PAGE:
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Why I Won’t Vote for Ron Paul

January 6, 2012

I don’t know what kind of magic dust gets blown in people’s faces that gives them a slavering priapism for Ron Paul, but to date it has not been blown in mine. Paul is doing better in this GOP Presidential primary than he ever has before, because all but one of the other candidates are openly lunatics and the one that isn’t is Mitt Romney.

With progressives massively disappointed in Obama, Ron Paul’s friendly guy-from-UP face and Winnie the Pooh voice advocating an end to our endless campaign of senseless overseas warfare, and the equally senseless domestic “war on drugs,” plus his stated desire to focus on the Constitution, makes him seem like he’s the candidate that would get America back on track.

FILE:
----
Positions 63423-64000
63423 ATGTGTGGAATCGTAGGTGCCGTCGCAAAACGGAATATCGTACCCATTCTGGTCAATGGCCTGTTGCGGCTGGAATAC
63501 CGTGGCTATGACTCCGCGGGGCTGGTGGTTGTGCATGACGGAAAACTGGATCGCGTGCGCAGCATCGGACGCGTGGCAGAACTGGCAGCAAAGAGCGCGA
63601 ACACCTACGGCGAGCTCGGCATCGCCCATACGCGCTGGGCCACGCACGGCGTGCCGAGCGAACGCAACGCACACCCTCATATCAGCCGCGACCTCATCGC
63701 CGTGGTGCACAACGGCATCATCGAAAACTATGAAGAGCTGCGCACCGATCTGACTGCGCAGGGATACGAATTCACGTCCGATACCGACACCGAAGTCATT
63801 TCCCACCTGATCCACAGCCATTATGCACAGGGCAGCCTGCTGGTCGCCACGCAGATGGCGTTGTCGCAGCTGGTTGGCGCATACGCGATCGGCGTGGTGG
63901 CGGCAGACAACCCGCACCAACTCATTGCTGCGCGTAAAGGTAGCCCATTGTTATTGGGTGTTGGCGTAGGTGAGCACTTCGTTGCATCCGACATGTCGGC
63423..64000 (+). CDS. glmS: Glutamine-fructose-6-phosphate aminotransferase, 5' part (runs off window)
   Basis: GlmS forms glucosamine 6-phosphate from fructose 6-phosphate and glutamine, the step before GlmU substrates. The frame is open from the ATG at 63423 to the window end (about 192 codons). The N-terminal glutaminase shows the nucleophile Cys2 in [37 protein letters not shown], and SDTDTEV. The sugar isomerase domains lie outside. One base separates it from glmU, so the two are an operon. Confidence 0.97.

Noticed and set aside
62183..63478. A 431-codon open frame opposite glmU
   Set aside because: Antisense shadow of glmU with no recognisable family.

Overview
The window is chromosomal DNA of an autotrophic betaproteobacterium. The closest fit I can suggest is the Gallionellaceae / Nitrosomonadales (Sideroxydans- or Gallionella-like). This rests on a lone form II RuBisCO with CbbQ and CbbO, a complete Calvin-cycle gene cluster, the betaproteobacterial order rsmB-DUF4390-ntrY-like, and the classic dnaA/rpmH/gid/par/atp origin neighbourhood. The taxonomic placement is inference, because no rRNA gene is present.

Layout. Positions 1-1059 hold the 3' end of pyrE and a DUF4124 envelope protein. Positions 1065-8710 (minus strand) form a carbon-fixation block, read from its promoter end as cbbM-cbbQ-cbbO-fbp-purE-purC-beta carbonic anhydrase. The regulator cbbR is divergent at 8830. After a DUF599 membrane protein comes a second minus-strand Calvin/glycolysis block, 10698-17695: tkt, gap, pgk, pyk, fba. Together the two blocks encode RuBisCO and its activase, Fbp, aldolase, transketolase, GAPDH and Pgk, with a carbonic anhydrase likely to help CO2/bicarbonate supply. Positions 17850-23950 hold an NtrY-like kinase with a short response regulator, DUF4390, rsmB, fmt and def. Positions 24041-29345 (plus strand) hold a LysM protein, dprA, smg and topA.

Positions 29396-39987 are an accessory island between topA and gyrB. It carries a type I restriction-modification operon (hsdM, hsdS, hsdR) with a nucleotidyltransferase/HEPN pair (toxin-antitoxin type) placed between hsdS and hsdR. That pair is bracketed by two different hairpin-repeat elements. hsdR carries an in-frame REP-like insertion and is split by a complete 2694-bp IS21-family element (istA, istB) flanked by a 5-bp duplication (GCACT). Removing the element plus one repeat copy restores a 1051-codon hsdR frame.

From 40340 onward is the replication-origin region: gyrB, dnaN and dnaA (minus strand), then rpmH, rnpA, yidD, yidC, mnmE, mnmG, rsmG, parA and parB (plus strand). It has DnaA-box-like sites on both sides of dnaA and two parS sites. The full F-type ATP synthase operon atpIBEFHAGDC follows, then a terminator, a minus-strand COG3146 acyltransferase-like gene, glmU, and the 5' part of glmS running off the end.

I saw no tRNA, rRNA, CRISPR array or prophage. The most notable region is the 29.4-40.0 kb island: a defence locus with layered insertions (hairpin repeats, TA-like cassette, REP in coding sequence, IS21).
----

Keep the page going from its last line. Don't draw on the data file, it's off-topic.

Thing is, the track he’d get us back on is one we had to fight long and hard to get off of. Ron Paul is not a friend to progressives, and I’m glad there’s finally a concise collected summary of his noxious views. Of course, his non-alliance with progressive values should be obvious even from the simple fact that he identifies with the Republican party and not the Democrats or the Greens or what-have-you.

A man who opposes protection of women’s and minority rights? Whose solution to our economic problems is simply to travel back in time without regard to the current global economic climate? Who would effectively dismantle the federal government and make the “United” in “United States of America” purely poetical? I’m sorry, that’s not the lesser of two evils in most of the plausible election scenarios I can imagine. His supporters say he’s been “consistent” as though that’s a good thing. Aside from his stance on overseas war, the values he’s “consistently” upheld are downright toxic.